Oliver Cromwell - Estelle Ross

New Foes Arise

The Puritans gave to English literature one of its greatest names—that of John Milton. As we have seen, he devoted himself to the service of the State. He was inspired by the events of the time to dedicate to Cromwell one of his magnificent sonnets:

Cromwell, our chief of men, who through a cloud

Not of war only, but detractions rude,

Guided by faith and matchless fortitude,

To peace and truth thy glorious way hast ploughed,

And on the neck of crowned Fortune proud

Hast reared God's trophies, and His work pursued,

While Darwen stream, with blood of Scots imbrued,

And Dunbar field, resounds thy praises loud,

And Worcester's laureate wreath. Yet much remains

To conquer still: Peace hath her victories

No less renowned than War. New foes arise

Threat'ning to bind our souls with secular chains:

Help us to save free conscience from the paw

Of hireling wolves, whose gospel is their maw.

Such was Cromwell's task. Before he set to work to accomplish it—and much more beside—he was to receive full tribute of gratitude for his services to the Commonwealth. Nine days after his victory at Worcester he was welcomed on the outskirts of London by the Speaker and other members of the House of Commons, civic dignitaries, and Puritan gentlemen of standing, anxious to do him honour and to escort him to the capital. Eager sightseers lined the roadways waiting to cheer the vietQrious general in his hour of triumph. The Life-guards passed, their accoutrements glittering in the autumn sunshine; the soberly clad Puritan gentlemen rode by with dignified mien; then came the city troops and the Speaker in his coach, followed by three hundred equipages. The cavalcade rolled on—but where was the hero of the hour? He had passed all but unnoticed, having taken refuge in the Speaker's carriage. Worn out with the toils of war, he had felt unequal to a public demonstration.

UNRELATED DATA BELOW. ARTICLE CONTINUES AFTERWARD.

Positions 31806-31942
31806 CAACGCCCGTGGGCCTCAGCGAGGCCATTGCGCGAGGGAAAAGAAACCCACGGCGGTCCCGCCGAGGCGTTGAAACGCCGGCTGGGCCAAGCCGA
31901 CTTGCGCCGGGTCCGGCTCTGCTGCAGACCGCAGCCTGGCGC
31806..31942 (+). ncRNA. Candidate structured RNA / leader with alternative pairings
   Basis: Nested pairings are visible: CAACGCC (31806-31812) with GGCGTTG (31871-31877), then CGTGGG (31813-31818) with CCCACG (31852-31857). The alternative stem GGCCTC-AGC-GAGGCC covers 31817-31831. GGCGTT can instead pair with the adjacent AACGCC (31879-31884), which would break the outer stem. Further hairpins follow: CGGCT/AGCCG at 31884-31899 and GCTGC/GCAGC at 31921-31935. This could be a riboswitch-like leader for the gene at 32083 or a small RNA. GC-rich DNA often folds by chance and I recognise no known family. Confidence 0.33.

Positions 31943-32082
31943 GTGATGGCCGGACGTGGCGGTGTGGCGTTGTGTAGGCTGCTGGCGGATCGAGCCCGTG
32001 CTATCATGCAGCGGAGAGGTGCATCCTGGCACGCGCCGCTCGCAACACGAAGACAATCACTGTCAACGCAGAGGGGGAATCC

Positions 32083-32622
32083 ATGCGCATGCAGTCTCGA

As he peered forth at the country-folk and townsfolk, men, women, and children, one remarked to him: "What a crowd has come to see your Lordship's triumph!"

"Yes, but if it were to see me hanged, how many more would there be!" was the ironic reply.

The guns in St James's Park boomed their welcome; cheer upon cheer greeted his arrival—he was home once more!

To each member of the deputation he presented a horse and a couple of Scotsmen—the latter strikes a curious note to modern ears! Few had the humanity to release their captives, who were afterward held up to ransom or sold as slaves to the colonies. Parliament voted the General four thousand pounds and the royal palace of Hampton Court as a residence, thus linking up his fortunes with that of his first known kinsman, Thomas Cromwell, for Hampton Court had been built and presented to the King by Thomas Cromwell's patron, Cardinal Wolsey. The City rendered homage to the victor by inviting him to a banquet at Merchant Taylor's Hall.

When all due honour had been paid to him, Cromwell had to get into harness once more. What was now to be the settlement of the country? What was to be the outcome of the Civil War in England, the triumphs in Ireland and Scotland? At present the Government was in the hands of what was virtually an oligarchy, the remnant of the Long Parliament, consisting of men who had once been elected and who had remained in office in spite of the many changes that had taken place. This arrangement could not go on for ever. A meeting was held at Speaker Lenthall's house in chancery Lane to which representatives of Parliament and the Army were invited, to discuss the future settlement of the nation, "the old King being dead, and his son being defeated." Two solutions were suggested—one that the country should be an absolute Republic, the other that there should be a "mixture of monarchy." As Whitlocke put it: "The laws of England are so interwoven with the power and practice of monarchy, that to settle a Government without something of monarchy in it would make so great an alteration in the proceedings of our law, that you will scarce have time to rectify it, nor can we well foresee the inconveniences which will arise thereby."

Whitlocke's solution was to invite the King's third son, the Duke of York, who was too young to have any prejudices, to accept the throne on conditions. Cromwell fully saw that "that would be a business of more than ordinary difficulty," though he believed that a settlement with somewhat of monarchical power in it would be most effectual.

Was it already in Cromwell's mind what had been whispered abroad: "This man will make himself our King "?